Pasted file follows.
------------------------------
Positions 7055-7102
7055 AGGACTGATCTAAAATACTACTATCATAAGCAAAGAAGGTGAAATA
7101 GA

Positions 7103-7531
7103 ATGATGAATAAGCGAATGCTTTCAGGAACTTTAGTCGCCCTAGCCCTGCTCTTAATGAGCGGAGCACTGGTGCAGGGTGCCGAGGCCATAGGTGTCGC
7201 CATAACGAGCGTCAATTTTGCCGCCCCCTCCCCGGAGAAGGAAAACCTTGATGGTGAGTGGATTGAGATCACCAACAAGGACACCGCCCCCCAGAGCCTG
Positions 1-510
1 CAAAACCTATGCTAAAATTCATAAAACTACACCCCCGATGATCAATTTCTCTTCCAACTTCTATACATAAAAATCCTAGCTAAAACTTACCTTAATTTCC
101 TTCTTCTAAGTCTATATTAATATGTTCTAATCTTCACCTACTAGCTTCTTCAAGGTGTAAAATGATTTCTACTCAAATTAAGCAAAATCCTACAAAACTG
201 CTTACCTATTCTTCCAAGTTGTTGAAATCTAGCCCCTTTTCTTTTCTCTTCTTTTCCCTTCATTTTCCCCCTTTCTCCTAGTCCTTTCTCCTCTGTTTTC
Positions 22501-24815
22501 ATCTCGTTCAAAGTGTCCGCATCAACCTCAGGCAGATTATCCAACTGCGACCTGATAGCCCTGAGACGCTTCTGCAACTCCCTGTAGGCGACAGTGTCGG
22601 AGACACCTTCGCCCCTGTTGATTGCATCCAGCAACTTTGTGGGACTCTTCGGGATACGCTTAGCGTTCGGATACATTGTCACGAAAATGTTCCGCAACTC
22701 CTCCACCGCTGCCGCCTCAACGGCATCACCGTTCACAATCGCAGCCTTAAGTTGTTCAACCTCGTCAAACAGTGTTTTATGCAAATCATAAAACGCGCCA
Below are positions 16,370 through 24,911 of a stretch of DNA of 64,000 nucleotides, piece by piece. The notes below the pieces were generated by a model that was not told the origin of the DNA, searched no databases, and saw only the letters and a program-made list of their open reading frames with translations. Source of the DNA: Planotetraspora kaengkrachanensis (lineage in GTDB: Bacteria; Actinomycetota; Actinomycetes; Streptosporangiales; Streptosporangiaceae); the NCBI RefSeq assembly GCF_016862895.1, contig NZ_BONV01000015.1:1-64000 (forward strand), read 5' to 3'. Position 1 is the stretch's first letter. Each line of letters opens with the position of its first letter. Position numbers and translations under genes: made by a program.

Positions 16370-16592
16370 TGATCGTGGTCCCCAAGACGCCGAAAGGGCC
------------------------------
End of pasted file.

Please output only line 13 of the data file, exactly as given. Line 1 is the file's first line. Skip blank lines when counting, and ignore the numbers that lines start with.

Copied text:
22601 AGACACCTTCGCCCCTGTTGATTGCATCCAGCAACTTTGTGGGACTCTTCGGGATACGCTTAGCGTTCGGATACATTGTCACGAAAATGTTCCGCAACTC